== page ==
Fifa General Secretary Jerome Valcke conducted proceedings as former players, association presidents, celebrities from across the globe and the world’s football press looked on in earnest to see which teams the stage assistants George Weah, Ali Daei, Marcel Desailly, Kasey Keller, Kaizer Motaung, Abedi Pele, Doreen Nabwire, Jomo Sono, Lucas Radebe and Christian Karembeu would pull out of the pots and into the respective qualifying pools.
Some of the national coaches present at the International Convention Centre will know their teams must negotiate testing groups in order to progress to the 19th edition of the Fifa World Cup.
Among them are Croatia, England and Ukraine, who will compete against one another in the European Zone’s Group 6, and Group 1 rivals Portugal, Sweden and Denmark.
Interestingly, the Swedes and the Danes have locked horns 100 times in senior internationals but never in a Fifa World Cup qualifier.
Bulgaria and the Republic of Ireland will hope to provide reigning world champions Italy with a serious challenge, while Germany 2006 runners-up France will take on Romania and Serbia in their section.
England delegates looked shocked when the fates conspired to land them in the same European qualifying group again as Croatia. Only four days earlier, Croatia had caused a huge embarrassment by stopping England’s expected progress to the Euro 2008 finals with a shock 3-2 victory at a rain-drenched Wembley.
There were gasps from the audience when the AFC Zone pitted Australia, who narrowly missed out on a quarter-final place at the 2006 FIFA World Cup, against Iraq, the reigning Asian champions, and China PR, who participated in the 2002 finals.
Qatar, who have played Iraq five times in Fifa World Cup qualifiers (with two wins apiece and one draw), completed the pool, from which two teams will advance to the concluding stage of Asian qualifying.
South Africa, whose place at the tournament is already assured, will meet no less a power than Nigeria in Group 4, while Senegal and Algeria will face each other in an intriguing-looking Group 6.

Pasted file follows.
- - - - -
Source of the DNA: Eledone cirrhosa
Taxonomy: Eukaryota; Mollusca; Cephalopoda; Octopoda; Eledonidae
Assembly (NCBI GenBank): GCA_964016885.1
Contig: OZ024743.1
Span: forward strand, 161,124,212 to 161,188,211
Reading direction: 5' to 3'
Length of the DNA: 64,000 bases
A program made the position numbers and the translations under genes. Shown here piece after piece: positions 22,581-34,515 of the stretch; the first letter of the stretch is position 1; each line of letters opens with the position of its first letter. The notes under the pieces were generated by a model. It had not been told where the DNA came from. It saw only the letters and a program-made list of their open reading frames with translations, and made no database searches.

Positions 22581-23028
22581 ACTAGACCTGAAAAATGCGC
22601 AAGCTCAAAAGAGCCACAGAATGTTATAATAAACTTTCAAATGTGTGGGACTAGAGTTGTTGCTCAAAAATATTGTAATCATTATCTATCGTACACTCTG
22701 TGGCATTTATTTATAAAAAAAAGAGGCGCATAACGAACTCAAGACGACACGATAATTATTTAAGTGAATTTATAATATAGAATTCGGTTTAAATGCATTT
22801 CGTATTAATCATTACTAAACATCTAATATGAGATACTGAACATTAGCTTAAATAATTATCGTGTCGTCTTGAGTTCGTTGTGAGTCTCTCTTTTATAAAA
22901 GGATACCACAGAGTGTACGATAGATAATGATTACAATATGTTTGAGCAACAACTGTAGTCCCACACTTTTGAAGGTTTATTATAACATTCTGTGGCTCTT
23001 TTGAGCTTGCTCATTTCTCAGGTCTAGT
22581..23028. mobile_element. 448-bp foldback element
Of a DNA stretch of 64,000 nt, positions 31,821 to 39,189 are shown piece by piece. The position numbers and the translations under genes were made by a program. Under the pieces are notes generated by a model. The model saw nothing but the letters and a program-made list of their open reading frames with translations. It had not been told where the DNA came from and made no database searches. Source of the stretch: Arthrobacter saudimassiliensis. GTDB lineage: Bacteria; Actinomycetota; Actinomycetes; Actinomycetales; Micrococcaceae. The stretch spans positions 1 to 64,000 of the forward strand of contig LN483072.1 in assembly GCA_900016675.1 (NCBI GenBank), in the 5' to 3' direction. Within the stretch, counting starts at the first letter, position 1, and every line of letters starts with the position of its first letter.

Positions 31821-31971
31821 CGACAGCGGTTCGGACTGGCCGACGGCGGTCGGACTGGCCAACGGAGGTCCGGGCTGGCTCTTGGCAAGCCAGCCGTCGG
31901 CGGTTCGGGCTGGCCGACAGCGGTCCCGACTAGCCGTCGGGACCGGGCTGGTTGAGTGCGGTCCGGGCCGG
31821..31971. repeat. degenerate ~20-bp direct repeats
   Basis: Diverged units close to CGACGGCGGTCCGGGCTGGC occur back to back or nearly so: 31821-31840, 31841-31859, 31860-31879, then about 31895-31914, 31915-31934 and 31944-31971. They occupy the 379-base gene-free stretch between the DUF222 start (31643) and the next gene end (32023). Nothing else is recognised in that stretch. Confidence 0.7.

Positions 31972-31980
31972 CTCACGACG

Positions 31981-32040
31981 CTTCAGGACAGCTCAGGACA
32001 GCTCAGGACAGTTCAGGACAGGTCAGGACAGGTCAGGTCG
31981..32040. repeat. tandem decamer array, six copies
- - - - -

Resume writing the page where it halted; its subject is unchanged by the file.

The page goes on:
Of the teams in the CONCACAF region, Canada were handed the stiffest Stage 2 challenge in the form of St Vincent and the Grenadines, whom they have never played but who impressed during the qualifying rounds for the 2002 finals.
Perhaps the most intriguing development was how the Stage 4 groups will appear if the favourites avoid upsets. Indeed, Mexico, Canada, Jamaica and Honduras could do battle for two places in the deciding phase, while USA, Trinidad and Tobago, Cuba and Guatemala may have to do the same.
In the Asian Zone, Korea Republic and Korea DPR will clash, with the latter looking to reverse two unanswered losses to their neighbours in Fifa World Cup preliminaries.
Kuwait will also be out to upset a trend: in six qualifiers for the competition against Iran they have failed to win.
Over in Europe, Czech Republic and Slovakia, the two sides that formerly made up two-time FIFA World Cup finalists Czechoslovakia, will face off, and memories are bound to resurface when Scotland take on Netherlands, whom they beat 3-2 in a memorable match at Argentina in the 1978 World Cup.
World champions Italy look sure to dominate a group in which only Bulgaria and Ireland should provide meaningful opposition and European champions Greece were exuberant at getting nothing harder in their section than Israel and Switzerland.